Young Migrant Livelihoods and Youth Transitions in Bolivia
The concept ‘social reproduction’ refers to the structural inequalities that mark the distribution of the material resources necessary to reproduce and sustain human life. This half day seminar seeks to renew the concept of social reproduction by interrogating it from the perspectives of different life stages and from diverse positionings within the global economy. How is social reproduction to be understood within the current context of globalisation? How does global competition, HIV, feminisation of migration, limited safety nets, increased longevity and changing expectations of different life stages impact on social production? Do, for instance, female migration, transnational households and ‘global care chains’ reliant on grandparent and children’s labour to replace that of female migrants require a renewed conceptualisation of social reproduction? Are economic reform programmes, the global financial crisis, and increasing pauperisation exacerbating the ‘squeeze on care’, commoditising social reproduction or changing the relations of care within families and societies as well as between countries? If the relations of care and support are changing, what are the policy implications?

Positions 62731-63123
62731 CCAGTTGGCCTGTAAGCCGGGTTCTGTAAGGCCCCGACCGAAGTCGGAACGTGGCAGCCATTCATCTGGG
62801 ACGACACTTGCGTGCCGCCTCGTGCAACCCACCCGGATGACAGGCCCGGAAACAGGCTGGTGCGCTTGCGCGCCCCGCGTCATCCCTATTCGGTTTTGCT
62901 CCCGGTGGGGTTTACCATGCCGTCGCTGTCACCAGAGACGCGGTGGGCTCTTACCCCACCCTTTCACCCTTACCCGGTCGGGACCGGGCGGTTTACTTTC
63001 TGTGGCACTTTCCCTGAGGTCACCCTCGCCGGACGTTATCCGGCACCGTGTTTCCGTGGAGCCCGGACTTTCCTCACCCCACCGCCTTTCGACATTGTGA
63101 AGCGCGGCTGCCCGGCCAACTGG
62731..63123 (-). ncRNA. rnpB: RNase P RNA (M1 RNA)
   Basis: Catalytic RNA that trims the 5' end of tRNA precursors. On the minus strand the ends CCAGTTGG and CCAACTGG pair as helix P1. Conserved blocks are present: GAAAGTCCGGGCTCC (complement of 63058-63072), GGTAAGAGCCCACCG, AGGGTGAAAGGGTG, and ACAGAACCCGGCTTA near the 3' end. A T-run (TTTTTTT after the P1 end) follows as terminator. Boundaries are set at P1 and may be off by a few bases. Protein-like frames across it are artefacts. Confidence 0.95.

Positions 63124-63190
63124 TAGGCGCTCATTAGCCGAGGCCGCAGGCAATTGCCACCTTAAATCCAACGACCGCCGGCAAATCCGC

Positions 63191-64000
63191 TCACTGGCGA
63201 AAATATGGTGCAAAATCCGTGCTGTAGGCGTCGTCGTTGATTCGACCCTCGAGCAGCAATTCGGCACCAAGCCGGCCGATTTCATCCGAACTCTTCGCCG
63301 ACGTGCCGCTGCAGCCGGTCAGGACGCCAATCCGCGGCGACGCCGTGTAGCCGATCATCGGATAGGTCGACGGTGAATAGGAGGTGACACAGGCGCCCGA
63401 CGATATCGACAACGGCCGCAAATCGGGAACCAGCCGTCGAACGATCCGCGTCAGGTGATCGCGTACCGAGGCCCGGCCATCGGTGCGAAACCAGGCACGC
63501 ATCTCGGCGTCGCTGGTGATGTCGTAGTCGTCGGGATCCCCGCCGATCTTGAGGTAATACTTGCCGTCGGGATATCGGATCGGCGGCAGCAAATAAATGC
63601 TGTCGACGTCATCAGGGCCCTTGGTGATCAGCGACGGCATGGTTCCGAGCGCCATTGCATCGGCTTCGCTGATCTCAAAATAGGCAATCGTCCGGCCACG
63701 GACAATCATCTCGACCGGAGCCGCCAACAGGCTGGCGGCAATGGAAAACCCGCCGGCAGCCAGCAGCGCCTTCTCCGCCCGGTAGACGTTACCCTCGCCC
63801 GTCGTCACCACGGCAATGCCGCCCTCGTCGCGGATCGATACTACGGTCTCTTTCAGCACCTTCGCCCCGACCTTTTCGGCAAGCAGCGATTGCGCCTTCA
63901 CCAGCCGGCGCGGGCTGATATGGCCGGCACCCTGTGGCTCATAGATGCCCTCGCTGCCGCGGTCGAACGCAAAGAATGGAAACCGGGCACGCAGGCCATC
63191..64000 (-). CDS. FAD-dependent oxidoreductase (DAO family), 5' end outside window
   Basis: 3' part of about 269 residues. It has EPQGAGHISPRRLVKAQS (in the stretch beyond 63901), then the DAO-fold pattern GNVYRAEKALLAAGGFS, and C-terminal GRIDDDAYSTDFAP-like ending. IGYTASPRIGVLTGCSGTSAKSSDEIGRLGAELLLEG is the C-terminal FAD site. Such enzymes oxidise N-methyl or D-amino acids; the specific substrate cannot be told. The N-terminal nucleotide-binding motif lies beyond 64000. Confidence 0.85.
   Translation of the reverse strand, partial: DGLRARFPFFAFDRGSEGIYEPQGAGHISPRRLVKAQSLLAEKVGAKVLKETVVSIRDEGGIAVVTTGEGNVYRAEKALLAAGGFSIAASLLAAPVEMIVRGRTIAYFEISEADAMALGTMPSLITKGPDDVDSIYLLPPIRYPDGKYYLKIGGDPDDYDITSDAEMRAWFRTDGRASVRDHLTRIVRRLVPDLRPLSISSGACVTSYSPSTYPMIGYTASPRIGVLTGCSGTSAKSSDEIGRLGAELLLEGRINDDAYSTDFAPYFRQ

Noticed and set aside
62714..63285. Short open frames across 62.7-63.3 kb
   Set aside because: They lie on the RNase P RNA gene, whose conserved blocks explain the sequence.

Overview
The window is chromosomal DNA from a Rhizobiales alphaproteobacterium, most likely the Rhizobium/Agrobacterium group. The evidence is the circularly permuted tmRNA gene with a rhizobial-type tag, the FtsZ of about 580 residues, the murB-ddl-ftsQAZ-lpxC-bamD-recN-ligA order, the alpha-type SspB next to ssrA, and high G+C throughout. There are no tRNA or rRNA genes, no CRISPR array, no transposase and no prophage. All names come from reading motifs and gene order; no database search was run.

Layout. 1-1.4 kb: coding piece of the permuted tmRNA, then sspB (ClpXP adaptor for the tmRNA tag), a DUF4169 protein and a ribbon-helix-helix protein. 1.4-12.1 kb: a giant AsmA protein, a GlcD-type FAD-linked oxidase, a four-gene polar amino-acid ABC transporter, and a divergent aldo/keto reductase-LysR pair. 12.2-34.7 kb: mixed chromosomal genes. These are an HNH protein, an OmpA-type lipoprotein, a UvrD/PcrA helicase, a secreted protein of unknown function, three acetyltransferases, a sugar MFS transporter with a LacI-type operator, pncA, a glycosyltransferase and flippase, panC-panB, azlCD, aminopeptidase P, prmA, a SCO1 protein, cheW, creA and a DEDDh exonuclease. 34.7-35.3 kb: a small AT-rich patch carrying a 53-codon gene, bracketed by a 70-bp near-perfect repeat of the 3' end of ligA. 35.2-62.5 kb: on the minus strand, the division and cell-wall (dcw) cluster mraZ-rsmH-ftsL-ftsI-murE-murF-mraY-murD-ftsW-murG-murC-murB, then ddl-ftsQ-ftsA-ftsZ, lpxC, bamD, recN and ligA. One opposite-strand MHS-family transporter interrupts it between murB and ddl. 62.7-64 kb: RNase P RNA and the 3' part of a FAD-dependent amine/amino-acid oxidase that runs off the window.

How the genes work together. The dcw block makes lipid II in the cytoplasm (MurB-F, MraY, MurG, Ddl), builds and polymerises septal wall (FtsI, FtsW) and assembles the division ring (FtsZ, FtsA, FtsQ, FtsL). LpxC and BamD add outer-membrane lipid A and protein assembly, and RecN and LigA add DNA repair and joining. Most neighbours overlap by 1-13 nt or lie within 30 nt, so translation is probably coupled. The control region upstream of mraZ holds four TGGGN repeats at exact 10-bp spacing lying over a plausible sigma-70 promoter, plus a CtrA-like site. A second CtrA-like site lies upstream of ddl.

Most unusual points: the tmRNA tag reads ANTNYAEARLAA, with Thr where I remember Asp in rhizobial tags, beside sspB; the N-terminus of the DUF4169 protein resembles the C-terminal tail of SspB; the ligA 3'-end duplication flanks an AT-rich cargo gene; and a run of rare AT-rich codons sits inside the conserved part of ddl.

Sam Punch (University of Stirling) – Young Migrant Livelihoods and Youth Transitions in Bolivia